What happens when a soundtrack is written for a video game character rather than the game itself? Today, Philip Sheppard, virtuoso cellist and composer (or “noise designer”, as he calls it), is here to answer that question and let us in on some of his trade secrets. As one of three composers for Quantic Dream’s latest hit Playstation 4 title, Detroit: Become Human, he dove deep into a world of human emotions, sentient AI and distorted string sounds. Grab your favorite beverage, lean back and enjoy:
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Luckily, scoring for a person instead of the world surrounding them comes very naturally to Philip. “Most of the music I write away from projects tends to be for specific people, tends to be dedicated to friends or people I’ve worked with because I find it much easier to write music about people”, he said. “I don’t write music about myself, I mean, that’d be terrible.” And the leap to a fictitious (quasi-)person wasn’t too far. “I had to make [Kara] real in my head. […] Weirdly enough, I didn’t work very much from the computer-generated images. I had nearly all of the motion capture film of Valorie Curry, the actress, who is amazing. So I actually wrote it really about her. […] Because until the thing was rendered fully, it was impossible to get that level of expression that you see in the final game. And it’s a bit like being a poker player: You’re looking for those little signs and tells that you get from a totally human interaction.”
This very personal, emotional approach wasn’t at all what Philip imagined when first getting on board with the project. “I thought I was going to write mechanical music. […] But then, Kara is suddenly put into a position where she suddenly has to be more like a mother than a robot. And I’ve got kids, I’ve got three daughters, and actually I found myself pretty quickly thinking about: What’s it feel like to protect somebody? What does it feel like to actually have that fear that any parent does? The kind of father’s fear, it’s quite strange. It’s that I want to protect and I want to make you free at the same time. I really just tapped into that.”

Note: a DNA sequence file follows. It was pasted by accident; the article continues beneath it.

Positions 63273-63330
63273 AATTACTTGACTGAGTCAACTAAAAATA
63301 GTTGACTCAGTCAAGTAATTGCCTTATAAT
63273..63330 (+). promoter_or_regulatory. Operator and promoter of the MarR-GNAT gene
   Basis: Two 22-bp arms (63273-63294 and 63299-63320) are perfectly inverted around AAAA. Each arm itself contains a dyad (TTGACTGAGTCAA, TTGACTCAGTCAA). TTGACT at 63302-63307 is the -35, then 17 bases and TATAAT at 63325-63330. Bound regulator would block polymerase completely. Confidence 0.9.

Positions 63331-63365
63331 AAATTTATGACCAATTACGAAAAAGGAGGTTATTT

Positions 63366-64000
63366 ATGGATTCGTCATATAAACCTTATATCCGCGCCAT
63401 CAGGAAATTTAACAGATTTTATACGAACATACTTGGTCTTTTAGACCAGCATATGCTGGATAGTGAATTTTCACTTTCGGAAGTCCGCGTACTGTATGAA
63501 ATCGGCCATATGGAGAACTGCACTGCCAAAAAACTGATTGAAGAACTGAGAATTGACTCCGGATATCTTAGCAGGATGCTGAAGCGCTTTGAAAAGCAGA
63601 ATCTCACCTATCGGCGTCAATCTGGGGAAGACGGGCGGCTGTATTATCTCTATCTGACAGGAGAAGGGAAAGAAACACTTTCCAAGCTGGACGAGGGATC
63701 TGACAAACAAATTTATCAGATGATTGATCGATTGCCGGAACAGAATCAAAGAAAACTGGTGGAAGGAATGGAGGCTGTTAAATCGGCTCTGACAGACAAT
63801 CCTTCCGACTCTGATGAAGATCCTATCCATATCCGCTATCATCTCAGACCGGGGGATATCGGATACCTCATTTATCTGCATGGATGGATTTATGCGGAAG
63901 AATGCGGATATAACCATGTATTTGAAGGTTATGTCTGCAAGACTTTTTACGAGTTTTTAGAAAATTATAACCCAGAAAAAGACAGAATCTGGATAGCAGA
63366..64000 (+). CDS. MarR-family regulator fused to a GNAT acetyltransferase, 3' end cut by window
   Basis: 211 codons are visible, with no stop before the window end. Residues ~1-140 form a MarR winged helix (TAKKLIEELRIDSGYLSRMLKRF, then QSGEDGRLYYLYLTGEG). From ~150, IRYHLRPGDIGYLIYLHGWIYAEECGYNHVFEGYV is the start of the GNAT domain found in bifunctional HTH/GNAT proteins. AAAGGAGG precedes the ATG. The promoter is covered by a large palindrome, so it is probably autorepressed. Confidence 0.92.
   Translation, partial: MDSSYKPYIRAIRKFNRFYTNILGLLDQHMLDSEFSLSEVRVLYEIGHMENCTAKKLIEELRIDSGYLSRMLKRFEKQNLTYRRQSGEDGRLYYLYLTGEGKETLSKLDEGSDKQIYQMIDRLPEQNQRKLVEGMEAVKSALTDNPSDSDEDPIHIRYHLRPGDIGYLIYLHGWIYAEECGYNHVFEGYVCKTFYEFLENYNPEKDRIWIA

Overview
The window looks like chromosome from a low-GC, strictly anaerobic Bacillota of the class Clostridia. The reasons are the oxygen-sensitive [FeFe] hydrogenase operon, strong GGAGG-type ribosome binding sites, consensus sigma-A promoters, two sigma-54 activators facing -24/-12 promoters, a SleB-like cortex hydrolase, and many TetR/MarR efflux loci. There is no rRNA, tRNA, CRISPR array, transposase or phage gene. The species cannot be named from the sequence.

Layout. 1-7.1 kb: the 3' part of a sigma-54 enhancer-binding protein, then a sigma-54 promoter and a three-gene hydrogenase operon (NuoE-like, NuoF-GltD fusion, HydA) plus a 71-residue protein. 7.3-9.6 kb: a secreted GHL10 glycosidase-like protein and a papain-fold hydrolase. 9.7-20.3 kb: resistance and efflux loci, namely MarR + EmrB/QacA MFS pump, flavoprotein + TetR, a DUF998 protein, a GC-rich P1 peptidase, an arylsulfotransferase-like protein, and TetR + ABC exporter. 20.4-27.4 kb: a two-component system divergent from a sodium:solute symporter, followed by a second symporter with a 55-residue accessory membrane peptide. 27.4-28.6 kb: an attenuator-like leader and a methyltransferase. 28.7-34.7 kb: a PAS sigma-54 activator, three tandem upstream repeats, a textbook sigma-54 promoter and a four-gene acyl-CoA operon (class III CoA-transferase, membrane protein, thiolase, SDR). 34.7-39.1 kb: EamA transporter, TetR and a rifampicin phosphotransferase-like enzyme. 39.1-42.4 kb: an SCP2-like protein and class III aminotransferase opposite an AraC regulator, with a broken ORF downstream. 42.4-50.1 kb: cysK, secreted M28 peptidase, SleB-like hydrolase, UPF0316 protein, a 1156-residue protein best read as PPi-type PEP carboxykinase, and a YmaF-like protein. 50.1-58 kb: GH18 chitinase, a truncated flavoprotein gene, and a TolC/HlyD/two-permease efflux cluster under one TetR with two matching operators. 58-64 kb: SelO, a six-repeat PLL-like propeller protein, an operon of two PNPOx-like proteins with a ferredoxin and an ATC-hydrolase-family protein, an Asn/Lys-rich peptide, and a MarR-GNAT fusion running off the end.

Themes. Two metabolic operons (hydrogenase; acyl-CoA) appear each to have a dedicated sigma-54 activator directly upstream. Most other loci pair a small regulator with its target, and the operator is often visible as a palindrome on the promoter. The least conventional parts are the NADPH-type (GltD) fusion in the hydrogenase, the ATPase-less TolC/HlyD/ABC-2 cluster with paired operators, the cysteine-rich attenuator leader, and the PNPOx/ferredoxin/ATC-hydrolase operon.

“You just have to write what you hope will give one person goosebumps.”
Throughout our conversation, Philip occasionally opened a veritable treasure chest of advice for young composers. Like some of our previous interviewees, he highlighted the importance of staying true to yourself: “I think when every composer starts off, there’s this aspect where you’re trying to find out: What do people want to hear? That’s a really dangerous path to go down. You just have to write what you hope will give one person goosebumps. And if the first person is you, sometimes that works. Not always, but that’s kind of a good place to start.”
As for his personal approach to creating music, Philip said: “I think I’m a noise designer, and what I’m good at isn’t necessarily writing music. But I might be good at removing sound until what’s left sounds nice. Does that make sense? It’s a bit like if you’ve got a block of marble. You can remove a ton of it until you end up, hopefully, with a statue that looks nice.” In more concrete terms, this philosophy translates into a composition process of recording a lot of material and then going on a search for the really good bits: “Just write hundreds of ideas. Draft many, many ideas and then throw a lot of them away. Very happily. […] So the trick is to maybe sit and play for an hour and record it all. And you know what, one minute of it might be really good. That’s plenty. That’s great.”
“Some of the finest meals I’ve ever had have had three ingredients in them.”
For Philip, it’s all about the quality of the material itself, both its composition and its sound: “You should draft things, even writing or music, in a really ugly way, and then you should edit beautifully. What you do is you edit as much as possible. And like you say, you just remove, remove, remove. It’s the same with cooking. Some of the finest meals I’ve ever had have had three ingredients in them.” Kara’s strictly string-based soundtrack is a stunning testimony of this puristic approach. Watch Philip himself perform the piece live with just a cello and a loop station:
Want to hear more?
During our podcast, Philip offered free keys for downloading his music to anyone who asks! Just hit him up on Twitter (and follow him while you’re at it).